Lyne Road resident Alma Cook expresses her opposition to a development permit variance for 18 Woodland Dr.

Lyne Road resident Alma Cook expresses her opposition to a development permit variance for 18 Woodland Dr.

Opposition to project sees council change course

City council has rejected a development variance permit application for a six-lot development at 18 Woodland Drive, for the second time.

City council has rejected a development variance permit application for a six-lot development at 18 Woodland Drive, for the second time.

The application was brought back to council after being narrowly rejected at its Oct. 6 meeting, causing more residents to write letters opposing the application. Several letter writers attended Tuesday evening’s council meeting to share concerns in person.

Woodland Drive resident Dr. Paul Magnuson said Woodland already has a significant amount of traffic, especially foot traffic as many people enjoy walking there on a regular basis.

“Increasing the volume of vehicles on the street without proper road width and sidewalks will pose a significant safety concern,” he told council.

Others said they were in favour of development but that allowing projects to occur in any part of the city that are not up to the current standards would be a step in the wrong direction.

In his application, developer Jim Willson requested the city reduce the road width standard from 11 metres to the current state of the road which is six metres. His application asked for hydro, telephone and cable to be above ground rather than underground, that street lighting be allowed on hydro poles and storm sewer drainage be at ditch level rather than underground.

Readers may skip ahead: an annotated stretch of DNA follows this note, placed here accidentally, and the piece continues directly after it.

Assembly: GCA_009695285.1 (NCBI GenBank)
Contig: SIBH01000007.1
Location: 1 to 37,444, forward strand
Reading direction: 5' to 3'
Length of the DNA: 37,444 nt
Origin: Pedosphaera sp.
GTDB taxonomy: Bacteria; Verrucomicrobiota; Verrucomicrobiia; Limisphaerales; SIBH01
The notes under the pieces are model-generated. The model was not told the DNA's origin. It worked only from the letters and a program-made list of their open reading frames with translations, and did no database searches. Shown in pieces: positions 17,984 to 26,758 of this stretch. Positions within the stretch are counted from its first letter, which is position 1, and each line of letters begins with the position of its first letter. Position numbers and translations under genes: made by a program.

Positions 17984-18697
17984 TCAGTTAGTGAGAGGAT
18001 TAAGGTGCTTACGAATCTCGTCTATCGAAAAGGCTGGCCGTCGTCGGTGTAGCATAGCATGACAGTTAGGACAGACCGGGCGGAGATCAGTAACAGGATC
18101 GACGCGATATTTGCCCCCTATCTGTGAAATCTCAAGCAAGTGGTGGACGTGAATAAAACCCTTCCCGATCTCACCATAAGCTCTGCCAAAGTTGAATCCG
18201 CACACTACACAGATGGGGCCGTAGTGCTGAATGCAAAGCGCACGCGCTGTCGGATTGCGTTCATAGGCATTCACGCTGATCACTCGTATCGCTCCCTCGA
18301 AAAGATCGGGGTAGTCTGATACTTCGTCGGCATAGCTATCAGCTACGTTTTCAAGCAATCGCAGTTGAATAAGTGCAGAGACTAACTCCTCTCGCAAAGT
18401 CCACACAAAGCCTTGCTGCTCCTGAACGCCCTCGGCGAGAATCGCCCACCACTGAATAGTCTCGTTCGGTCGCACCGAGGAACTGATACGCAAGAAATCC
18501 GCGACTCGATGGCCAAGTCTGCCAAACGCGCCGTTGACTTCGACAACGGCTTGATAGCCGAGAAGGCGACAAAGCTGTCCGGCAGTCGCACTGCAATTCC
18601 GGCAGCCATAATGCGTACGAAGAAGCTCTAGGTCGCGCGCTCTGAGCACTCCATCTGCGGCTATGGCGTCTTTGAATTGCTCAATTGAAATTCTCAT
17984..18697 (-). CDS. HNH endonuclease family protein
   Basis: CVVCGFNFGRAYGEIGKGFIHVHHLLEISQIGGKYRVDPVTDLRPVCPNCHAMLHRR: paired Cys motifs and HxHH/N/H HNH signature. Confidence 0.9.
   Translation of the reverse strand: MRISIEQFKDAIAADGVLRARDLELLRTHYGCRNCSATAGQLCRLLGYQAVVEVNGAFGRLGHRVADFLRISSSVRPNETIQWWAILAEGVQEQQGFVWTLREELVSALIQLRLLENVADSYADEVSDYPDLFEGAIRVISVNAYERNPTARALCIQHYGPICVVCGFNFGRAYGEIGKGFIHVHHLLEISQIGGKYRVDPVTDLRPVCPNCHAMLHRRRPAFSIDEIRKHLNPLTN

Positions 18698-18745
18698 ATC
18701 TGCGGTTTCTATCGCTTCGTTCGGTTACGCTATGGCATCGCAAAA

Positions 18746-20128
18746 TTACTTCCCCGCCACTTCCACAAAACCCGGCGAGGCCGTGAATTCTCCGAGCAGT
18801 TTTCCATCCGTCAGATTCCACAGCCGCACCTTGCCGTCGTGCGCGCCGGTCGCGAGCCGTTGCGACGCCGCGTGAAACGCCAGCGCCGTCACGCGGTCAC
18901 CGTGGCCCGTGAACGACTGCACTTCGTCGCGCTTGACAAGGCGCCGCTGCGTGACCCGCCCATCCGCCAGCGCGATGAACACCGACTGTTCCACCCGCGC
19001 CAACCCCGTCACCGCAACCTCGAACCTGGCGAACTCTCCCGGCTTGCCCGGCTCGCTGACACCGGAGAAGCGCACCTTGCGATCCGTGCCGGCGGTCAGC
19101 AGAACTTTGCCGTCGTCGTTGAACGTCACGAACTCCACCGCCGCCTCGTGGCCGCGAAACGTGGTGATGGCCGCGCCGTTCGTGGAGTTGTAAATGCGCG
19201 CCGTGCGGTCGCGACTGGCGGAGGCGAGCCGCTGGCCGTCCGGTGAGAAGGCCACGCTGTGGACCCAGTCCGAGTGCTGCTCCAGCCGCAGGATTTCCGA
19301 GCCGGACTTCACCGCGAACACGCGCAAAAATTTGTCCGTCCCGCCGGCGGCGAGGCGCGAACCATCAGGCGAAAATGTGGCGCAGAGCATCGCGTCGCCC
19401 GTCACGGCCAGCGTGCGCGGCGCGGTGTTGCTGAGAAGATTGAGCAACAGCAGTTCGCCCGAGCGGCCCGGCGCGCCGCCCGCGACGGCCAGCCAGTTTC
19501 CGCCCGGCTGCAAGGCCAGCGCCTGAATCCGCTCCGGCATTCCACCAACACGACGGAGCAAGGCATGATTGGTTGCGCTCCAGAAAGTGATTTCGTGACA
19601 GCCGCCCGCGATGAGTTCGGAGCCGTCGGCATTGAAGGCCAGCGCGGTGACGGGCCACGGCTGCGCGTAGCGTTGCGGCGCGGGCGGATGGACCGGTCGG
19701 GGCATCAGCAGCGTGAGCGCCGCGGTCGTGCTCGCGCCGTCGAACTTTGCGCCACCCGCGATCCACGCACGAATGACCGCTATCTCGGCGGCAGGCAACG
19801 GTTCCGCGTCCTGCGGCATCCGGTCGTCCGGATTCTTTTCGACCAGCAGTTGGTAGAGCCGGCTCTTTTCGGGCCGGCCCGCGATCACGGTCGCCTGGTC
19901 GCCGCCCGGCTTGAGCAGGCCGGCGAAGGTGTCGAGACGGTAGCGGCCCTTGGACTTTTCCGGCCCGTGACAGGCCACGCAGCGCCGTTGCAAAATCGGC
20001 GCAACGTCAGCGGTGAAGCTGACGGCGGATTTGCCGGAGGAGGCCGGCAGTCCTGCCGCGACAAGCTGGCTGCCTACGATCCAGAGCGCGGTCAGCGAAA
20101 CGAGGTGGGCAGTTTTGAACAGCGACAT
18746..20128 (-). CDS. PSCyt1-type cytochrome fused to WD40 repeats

Coun. Scott Nelson was an advocate of the project throughout the permit process, but said Tuesday he was wrong.

“I thought it was a project that stood the test of time,” Nelson said. “I thought we could find the balance but the community has spoken very clearly about the project.”

Nelson added he thinks the city needs to focus back on bringing water and sewer to the Woodland Drive area.

Coun. Laurie Walters received nine calls from people in the community and had several one-on-one conversations that caused her to change her mind on approving the development.

“It is our obligation as leaders in this community to make informed decisions and this community has spoken and they don’t want this development to happen,” Walters said, noting she was very proud of the citizens who came forward and were passionate about their concerns.

Coun. Craig Smith, who opposed the variances all along, said he’s not for development at all costs.

“I had severe safety issues brought forward by the staff that affected my vote as well,” Smith said.

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